Let me share an example. This happened back when I had an incorrect understanding of God the Father. I saw Him as harsh and impossible to please. In my thinking, Jesus had to stand between me and the Father to keep Him from getting mad at me and punishing me for trivial mistakes. One day God directed me to spend the next several days praying only to God the Father and that I was to address Him as "Daddy." Those instructions terrified me. It is laughable when I look back on this. But at the time, I was afraid that addressing God the Father as "Daddy" might boarder on blasphemy. I was afraid it would be showing disrespect to God to address Him by such an intimate term, and I was afraid that I was going to get in trouble if I heard wrong on this. On the other hand, I did not dare simply ignore the instructions because if they really did come from God, ignoring them would be willful disobedience, and I would get in trouble for that. So it felt like a catch-22 to me, and I was afraid that I would get in trouble no matter what I did. So I spent a whole day simply going back to God and asking Him to confirm or correct those instructions. If it was He, I wanted to obey Him, but I did not want to get in trouble by doing it if that prayer direction was not from Him. (My quandary on this demonstrates how messed up my concept and understanding of my Heavenly Father was. And it gives you an idea of why God wanted to deal with this area of my life/thinking.)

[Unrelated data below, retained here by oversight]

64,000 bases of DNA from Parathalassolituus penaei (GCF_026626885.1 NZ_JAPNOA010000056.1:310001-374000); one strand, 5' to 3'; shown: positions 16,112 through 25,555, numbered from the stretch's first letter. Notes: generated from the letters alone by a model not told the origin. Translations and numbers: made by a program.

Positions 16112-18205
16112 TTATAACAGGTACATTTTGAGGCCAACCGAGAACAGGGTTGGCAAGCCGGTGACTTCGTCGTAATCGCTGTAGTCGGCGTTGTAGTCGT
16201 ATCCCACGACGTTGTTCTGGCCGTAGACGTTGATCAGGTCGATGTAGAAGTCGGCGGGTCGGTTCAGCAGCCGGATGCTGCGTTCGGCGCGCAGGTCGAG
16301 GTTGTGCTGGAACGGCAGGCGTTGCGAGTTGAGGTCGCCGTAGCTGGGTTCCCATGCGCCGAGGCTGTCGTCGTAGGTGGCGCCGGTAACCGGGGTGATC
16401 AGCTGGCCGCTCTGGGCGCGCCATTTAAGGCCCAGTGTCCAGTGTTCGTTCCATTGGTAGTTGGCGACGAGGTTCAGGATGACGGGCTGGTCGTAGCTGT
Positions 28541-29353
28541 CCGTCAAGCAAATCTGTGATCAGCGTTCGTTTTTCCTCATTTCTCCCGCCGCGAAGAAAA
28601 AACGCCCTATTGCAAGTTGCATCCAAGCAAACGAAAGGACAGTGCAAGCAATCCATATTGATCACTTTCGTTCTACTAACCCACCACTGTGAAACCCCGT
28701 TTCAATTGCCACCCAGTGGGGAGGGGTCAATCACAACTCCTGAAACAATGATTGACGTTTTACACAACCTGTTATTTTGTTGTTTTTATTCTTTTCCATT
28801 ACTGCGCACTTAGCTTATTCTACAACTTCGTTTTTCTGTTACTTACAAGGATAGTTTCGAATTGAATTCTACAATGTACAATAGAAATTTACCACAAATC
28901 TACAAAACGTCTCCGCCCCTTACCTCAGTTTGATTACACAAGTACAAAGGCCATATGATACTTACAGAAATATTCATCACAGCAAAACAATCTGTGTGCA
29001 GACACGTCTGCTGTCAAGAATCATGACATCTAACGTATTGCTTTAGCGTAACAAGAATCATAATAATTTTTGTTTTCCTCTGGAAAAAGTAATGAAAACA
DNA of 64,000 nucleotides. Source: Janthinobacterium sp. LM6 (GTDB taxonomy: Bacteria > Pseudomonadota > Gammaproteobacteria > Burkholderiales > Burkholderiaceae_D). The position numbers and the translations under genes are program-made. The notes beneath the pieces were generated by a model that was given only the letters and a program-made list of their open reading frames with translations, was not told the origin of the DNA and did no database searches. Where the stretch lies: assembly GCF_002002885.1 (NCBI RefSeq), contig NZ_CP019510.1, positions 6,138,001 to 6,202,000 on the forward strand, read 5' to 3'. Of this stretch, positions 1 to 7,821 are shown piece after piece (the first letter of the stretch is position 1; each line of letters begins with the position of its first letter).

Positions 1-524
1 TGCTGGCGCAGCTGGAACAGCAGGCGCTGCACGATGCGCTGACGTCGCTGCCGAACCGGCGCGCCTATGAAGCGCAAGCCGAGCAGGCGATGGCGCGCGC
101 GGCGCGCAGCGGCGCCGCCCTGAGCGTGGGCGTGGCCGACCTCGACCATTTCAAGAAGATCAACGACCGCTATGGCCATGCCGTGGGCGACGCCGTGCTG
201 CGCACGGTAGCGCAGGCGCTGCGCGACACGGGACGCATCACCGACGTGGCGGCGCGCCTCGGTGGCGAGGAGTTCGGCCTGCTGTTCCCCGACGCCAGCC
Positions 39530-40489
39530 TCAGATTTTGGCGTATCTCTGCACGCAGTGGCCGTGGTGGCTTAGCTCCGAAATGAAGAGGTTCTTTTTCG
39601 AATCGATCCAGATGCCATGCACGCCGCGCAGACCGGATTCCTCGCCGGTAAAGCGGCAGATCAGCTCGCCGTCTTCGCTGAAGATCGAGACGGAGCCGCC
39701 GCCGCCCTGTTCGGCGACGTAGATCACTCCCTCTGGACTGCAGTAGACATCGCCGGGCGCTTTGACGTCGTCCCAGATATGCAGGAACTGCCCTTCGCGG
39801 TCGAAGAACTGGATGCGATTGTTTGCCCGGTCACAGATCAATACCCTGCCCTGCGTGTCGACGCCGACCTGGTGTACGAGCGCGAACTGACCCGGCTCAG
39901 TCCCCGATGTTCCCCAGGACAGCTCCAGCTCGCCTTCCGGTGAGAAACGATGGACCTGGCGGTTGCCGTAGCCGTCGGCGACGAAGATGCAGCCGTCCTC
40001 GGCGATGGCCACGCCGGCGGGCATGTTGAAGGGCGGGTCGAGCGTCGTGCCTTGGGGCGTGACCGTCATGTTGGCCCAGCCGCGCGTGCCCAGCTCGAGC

A full 24 hours after I received those instructions, I prayed my first prayer to "Daddy" God. I was almost surprised (but very relieved) that He did not strike me dead for addressing Him so familiarly. At first it was very scary to follow God's directions on how to pray. But by the end of the day, I was getting comfortable thinking of Almighty God as "Daddy." God corrected my misimpressions of Father God during the next few days. I came to know Him as warm and loving, and that was where I first began to develop my personal relationship with God the Father. To this day, when I am praying to God the Father, I still frequently address Him as "Daddy."

It is not uncommon for God to direct us to pray a certain way or along a certain theme to help break us out of a misconception we have about God. Or He may ask us to pray a certain way because He wants to break out of some box or limitation that we have put on Him. Spirit-directed prayer is one of the ways that God reveals Himself to us. We begin to experience His nature in a certain area as we follow His directions.

-- © GodSpeak International 2002 --
-- Do not republish without written permission from copyright@godspeak.org --